Most rolling-element bearings are either ball or roller bearings. The roller bearing family consists basically of cylindrical, tapered, spherical, and needle bearings. Needle roller bearings are the smallest and lightest of the roller bearing family. That gives them specific advantages for certain applications, particularly those requiring reduced weight and space. The high roller length-to-diameter ratio helped give the bearings their name as well as their operating characteristics. Essentially, needle roller bearings have:
• Higher load capacity than single-row ball or roller bearings of comparable OD.
• The ability to handle a larger, more rigid shaft in a given application.
• Excellent rolling characteristics within a small cross section.
• Generally lower cost, especially for the drawn-cup type compared with machined versions.

Needle rollers

The most economical type of needle roller bearing is a full-complement of loose needle rollers assembled directly between a hardened and ground shaft and housing. Generally, hardened end washers provide axial location. This type appears in many applications such as those where a hardened and ground gear bore serves as the outer raceway.

When application requirements are met and assembly is not difficult, a full complement of rollers forms a bearing of small cross section and high load capacity. It is the lowest-cost rolling bearing per pound of capacity, and is of particular advantage where production rates justify automated assembly equipment.

Needle rollers come in several end configurations. Controlled contours have also been developed to reduce roller-end stress concentrations from misalignment or deflection of one or both raceways under load. Controlled contour refinement brings more uniform stress distribution and optimum bearing performance.

Common applications: U-joints, planetary gears, constant-mesh gears.

Drawn-cup needle roller bearings

For ease of handling and installation, drawn-cup needle roller bearings do as well as loose rollers but in a unitized assembly. The outer shell, which serves as the outer raceway, is accurately drawn from low-carbon strip steel and case hardened. No subsequent machining is needed, making this bearing economical.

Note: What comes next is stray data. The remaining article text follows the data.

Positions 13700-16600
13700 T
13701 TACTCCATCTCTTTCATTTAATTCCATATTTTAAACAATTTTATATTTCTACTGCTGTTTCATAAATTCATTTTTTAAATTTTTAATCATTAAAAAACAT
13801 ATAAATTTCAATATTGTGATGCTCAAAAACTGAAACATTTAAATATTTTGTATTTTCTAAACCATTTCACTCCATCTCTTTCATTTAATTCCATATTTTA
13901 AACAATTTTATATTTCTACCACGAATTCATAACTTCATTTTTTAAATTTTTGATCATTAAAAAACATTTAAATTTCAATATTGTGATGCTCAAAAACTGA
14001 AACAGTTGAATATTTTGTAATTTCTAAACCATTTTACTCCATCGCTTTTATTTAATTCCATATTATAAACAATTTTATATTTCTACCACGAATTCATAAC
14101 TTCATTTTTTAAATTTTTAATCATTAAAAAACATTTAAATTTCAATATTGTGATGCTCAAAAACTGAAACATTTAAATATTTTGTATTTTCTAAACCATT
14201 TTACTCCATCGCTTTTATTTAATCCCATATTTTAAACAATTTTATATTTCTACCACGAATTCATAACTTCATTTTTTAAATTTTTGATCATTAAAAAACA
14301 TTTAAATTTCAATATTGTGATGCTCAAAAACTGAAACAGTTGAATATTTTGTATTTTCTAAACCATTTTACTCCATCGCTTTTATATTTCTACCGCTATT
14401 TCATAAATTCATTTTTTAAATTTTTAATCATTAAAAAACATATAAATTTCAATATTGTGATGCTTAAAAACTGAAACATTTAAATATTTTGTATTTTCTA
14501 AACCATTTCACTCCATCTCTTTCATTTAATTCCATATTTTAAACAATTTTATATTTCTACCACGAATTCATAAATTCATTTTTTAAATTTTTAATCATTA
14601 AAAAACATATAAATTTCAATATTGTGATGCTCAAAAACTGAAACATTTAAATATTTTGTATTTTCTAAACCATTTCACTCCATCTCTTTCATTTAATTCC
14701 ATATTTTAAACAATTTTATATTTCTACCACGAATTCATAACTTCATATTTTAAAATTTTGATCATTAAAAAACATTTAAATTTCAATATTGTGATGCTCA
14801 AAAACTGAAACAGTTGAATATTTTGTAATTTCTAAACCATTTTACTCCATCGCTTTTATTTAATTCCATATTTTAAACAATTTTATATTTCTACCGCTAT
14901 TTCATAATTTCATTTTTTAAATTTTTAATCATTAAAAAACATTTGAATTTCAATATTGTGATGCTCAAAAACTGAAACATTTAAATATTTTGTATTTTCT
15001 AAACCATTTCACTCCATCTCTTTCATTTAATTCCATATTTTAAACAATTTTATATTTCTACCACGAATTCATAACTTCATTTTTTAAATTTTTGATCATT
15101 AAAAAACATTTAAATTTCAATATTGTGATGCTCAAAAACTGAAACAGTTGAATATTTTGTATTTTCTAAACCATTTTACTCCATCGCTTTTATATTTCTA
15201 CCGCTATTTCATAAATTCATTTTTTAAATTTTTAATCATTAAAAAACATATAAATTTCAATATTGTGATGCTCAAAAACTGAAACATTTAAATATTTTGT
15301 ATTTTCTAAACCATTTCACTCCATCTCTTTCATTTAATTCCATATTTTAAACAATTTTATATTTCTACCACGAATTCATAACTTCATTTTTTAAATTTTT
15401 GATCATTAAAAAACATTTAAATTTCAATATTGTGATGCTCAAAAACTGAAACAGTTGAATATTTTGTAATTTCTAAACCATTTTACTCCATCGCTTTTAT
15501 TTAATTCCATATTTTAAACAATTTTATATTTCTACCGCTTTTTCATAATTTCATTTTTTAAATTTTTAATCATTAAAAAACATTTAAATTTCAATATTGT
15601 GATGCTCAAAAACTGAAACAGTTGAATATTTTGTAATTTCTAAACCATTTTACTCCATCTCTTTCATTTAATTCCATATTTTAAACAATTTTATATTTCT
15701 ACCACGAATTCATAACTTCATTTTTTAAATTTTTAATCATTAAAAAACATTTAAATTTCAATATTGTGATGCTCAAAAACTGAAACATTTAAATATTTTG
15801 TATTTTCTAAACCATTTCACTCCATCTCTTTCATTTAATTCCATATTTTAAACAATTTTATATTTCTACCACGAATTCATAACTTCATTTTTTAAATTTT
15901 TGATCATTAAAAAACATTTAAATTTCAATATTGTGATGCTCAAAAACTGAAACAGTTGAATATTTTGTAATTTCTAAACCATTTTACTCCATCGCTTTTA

The turned-in lips of the cup provide mechanical retention of a full complement of trunnion-end needle rollers (photo). Also, these lips act as close-fitting shields and help retain lubricant and exclude foreign matter.

Full-complement drawn-cup needle bearing load ratings equal or exceed those of ball and roller bearings of comparable OD. Thin cross sections allow larger shaft diameters on which the bearings operate directly. The large number of contact lines formed by the loaded rollers suits this type well for static, slow rotating, or oscillating conditions.

Drawn-cup caged bearings share many characteristics with their full-complement counterparts, such as being wellsuited for use in housings of low hardness. Though they have less load capacity than full-complement bearings, they are better suited for high speed and shaft misalignment or load deflection.

Cage construction is what provides advantages for high speeds and slopes relative to the bearing centerline. The onepiece cage retains and guides the rollers with little effort and produces optimum roller stability.

Open areas of the cage enhance lubricant circulation and provide the grease storage space a prelubricated bearing needs. Optional integral seals help retain grease and exclude contaminants.

Common applications: general gearbox shaft supports, pulley supports, gear pumps, pilot bearings.

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Needle roller & cage assemblies

The caged assembly design assures good load distribution between rollers and raceways and provides control of operating radial internal clearances. It also has high-speed capability and tolerance to shaft misalignment or load deflection.